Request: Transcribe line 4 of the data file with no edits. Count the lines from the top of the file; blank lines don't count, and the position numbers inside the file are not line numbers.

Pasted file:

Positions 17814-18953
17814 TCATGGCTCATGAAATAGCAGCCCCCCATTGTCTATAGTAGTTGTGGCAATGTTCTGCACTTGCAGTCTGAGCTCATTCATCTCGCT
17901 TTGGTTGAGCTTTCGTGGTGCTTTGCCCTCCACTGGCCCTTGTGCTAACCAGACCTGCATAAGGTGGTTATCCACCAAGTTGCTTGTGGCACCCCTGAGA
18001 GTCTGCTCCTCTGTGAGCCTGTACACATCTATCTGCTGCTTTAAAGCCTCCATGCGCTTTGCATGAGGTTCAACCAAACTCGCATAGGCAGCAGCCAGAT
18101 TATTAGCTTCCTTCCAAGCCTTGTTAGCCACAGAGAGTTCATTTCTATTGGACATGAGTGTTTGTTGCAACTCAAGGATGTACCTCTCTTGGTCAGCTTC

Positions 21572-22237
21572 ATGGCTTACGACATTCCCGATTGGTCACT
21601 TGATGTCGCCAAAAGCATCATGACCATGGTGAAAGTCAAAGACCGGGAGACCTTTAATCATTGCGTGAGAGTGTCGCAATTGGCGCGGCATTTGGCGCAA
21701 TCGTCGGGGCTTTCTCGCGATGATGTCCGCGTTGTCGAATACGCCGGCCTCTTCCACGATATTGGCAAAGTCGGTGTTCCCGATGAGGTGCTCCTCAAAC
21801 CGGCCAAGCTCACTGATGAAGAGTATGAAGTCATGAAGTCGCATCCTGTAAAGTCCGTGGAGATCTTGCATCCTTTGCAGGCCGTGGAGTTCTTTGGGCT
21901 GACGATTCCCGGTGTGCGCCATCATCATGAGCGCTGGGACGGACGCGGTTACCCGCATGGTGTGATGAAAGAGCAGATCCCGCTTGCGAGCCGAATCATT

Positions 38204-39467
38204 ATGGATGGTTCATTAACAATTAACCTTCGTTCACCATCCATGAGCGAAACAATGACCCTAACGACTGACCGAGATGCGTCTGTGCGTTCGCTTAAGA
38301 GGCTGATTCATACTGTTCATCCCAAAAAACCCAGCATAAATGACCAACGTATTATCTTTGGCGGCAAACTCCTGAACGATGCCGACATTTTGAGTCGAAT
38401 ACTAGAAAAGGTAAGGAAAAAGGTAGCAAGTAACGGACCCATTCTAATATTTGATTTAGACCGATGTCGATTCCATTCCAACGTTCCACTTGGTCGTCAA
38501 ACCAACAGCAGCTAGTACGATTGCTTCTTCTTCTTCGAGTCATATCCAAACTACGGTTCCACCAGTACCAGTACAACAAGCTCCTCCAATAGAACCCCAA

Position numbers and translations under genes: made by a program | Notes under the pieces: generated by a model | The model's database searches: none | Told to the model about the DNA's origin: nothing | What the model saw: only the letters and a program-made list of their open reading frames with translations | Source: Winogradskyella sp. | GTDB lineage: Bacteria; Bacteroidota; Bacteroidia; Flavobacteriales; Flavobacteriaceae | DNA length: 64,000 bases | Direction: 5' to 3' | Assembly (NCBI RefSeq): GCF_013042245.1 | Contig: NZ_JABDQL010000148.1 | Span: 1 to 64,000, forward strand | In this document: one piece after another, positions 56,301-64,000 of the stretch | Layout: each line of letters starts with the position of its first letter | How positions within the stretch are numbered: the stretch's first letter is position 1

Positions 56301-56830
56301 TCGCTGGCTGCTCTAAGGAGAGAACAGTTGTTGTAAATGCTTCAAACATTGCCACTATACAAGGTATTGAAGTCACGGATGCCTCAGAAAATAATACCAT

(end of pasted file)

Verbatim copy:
18001 GTCTGCTCCTCTGTGAGCCTGTACACATCTATCTGCTGCTTTAAAGCCTCCATGCGCTTTGCATGAGGTTCAACCAAACTCGCATAGGCAGCAGCCAGAT